Comparative Study
Journal Article
Add like
Add dislike
Add to saved papers

Transmastoid approach to temporal bone cerebrospinal fluid leaks.

PURPOSE: The aim of the study was to evaluate various presentations and treatment options for spontaneous cerebrospinal fluid (CSF) leakage originating in the temporal bone.

MATERIALS AND METHODS: Clinical data and imaging results for 18 ears (15 patients) presenting with spontaneous CSF leakage originating in the temporal bone were reviewed. Average follow-up period was 13.5 months. The main outcome measure was presence of persistent CSF leak postoperatively. A standard postauricular mastoidectomy was performed.

RESULTS: Fifteen patients diagnosed with spontaneous CSF leakage over an 8-year period including 3 treated for bilateral disease were included in the study. The age ranged between 33 and 83 years. Presenting symptoms included serous otitis media (44%), persistent otorrhea after tympanostomy tube placement (28%), and meningitis (28%). Preoperative diagnosis was made using imaging studies and was substantiated by observation of CSF leakage and dural herniation intraoperatively. Treatment was eustachian tube plugging (5%), mastoidectomy with fat obliteration (61%), middle fossa approach with extradural (17%), intradural repair (5%), or combined middle fossa and transmastoid (TM) approach (11%). Successful treatment was obtained in 17 of the 18 cases. The last 9 patients in the series underwent TM approach alone for repair with no treatment failures.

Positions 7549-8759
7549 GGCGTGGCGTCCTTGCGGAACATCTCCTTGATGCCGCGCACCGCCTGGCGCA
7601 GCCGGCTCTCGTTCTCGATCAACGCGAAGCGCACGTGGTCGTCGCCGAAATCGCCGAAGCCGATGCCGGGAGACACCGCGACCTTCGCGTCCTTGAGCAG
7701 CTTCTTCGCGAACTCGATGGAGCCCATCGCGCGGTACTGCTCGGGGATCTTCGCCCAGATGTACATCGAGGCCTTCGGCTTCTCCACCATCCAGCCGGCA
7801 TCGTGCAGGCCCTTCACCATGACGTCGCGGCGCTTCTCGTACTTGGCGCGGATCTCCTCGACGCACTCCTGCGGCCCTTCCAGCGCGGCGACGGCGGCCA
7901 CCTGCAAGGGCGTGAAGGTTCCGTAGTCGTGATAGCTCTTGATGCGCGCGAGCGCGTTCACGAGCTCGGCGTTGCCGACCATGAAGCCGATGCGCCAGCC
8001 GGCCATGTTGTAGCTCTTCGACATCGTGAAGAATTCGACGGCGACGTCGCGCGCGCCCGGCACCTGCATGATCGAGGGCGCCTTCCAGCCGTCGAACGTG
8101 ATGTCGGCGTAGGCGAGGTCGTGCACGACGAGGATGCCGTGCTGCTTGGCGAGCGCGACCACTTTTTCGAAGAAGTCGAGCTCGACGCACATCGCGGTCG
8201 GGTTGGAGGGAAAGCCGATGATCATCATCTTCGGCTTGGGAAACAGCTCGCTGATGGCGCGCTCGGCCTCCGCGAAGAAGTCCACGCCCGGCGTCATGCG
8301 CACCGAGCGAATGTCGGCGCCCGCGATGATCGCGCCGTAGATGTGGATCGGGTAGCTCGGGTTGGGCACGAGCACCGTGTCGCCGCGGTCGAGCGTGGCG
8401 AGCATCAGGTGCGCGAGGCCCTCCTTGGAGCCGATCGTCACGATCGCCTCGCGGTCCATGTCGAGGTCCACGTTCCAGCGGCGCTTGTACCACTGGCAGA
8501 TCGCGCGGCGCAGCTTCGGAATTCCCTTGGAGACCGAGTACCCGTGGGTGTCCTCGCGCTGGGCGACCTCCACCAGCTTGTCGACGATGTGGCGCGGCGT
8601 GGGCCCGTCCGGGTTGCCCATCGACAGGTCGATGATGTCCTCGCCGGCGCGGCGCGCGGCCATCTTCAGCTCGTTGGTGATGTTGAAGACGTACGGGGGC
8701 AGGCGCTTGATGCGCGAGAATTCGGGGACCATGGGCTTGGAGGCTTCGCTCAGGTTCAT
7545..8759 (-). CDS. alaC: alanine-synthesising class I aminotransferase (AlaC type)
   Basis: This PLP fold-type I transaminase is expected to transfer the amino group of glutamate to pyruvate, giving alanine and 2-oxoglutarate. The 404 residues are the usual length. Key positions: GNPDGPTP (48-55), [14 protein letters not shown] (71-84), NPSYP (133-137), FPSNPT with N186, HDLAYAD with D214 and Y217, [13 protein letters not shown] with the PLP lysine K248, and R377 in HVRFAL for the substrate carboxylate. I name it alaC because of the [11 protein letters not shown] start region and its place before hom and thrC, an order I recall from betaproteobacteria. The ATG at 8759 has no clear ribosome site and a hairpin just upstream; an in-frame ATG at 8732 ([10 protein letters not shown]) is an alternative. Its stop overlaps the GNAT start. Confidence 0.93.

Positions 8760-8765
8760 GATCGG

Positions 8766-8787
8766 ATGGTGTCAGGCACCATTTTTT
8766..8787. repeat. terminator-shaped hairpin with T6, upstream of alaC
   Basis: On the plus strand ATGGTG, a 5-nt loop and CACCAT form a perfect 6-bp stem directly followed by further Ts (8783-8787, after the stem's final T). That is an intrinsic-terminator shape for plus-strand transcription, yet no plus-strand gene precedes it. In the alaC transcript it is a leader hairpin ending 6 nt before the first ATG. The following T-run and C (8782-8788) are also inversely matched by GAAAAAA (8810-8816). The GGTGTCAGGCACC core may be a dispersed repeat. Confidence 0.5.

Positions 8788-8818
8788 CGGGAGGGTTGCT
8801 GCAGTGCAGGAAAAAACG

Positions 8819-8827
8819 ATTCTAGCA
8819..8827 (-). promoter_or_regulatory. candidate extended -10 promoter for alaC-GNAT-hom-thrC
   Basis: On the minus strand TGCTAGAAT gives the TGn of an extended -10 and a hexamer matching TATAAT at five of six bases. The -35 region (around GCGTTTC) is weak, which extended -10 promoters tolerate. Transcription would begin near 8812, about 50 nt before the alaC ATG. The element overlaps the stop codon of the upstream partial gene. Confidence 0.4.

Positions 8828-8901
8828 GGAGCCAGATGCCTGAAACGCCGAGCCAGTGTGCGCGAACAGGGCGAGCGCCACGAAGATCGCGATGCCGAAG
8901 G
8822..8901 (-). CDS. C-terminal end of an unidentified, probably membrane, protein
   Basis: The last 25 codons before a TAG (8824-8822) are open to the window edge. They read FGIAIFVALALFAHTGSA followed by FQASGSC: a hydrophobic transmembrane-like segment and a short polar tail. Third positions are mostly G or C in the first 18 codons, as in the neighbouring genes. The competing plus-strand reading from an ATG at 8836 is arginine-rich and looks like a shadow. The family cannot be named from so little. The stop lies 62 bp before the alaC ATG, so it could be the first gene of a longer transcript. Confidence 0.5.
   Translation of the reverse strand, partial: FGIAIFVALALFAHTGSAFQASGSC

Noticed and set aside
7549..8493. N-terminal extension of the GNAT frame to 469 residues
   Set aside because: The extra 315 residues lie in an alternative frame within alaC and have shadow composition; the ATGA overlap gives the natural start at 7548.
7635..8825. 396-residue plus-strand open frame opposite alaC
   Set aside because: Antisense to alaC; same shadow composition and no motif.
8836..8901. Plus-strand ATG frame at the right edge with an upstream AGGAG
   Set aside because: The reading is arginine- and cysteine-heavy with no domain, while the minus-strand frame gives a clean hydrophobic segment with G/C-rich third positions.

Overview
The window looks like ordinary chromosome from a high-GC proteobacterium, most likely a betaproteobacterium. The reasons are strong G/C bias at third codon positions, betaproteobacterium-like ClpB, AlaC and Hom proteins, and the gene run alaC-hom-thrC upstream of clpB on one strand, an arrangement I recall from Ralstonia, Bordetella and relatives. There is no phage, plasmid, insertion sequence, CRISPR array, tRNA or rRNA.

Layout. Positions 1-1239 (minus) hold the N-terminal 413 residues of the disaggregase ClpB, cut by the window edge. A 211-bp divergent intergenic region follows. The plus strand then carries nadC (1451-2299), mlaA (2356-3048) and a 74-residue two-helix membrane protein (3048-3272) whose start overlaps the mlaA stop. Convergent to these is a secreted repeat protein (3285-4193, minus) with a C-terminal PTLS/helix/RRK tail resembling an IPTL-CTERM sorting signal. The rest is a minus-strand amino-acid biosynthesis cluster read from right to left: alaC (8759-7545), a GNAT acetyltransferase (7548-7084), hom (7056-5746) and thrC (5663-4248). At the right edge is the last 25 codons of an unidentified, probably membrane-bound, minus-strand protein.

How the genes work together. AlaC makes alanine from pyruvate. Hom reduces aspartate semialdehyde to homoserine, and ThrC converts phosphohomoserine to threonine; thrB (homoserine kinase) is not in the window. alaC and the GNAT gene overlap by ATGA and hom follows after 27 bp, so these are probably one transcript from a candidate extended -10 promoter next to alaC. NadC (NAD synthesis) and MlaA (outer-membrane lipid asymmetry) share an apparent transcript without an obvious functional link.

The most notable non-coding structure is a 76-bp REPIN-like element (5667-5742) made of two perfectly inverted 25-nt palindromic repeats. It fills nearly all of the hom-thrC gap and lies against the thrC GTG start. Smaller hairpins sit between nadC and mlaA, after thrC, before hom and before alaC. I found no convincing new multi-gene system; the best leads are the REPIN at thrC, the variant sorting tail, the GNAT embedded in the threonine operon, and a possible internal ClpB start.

CONCLUSIONS: Repair of defects in tegmen mastoideum and posterior fossa can be successfully achieved on an outpatient basis without regard to size and multitude of defects via TM approach. This approach obviates the need for a craniotomy or lumbar drain.

Full text links

We have located links that may give you full text access.
Can't access the paper?
Try logging in through your university/institutional subscription. For a smoother one-click institutional access experience, please use our mobile app.

Related Resources

For the best experience, use the Read mobile app

Mobile app image

Get seemless 1-tap access through your institution/university

For the best experience, use the Read mobile app

All material on this website is protected by copyright, Copyright © 1994-2024 by WebMD LLC.
This website also contains material copyrighted by 3rd parties.

By using this service, you agree to our terms of use and privacy policy.

Your Privacy Choices Toggle icon

You can now claim free CME credits for this literature searchClaim now

Get seemless 1-tap access through your institution/university

For the best experience, use the Read mobile app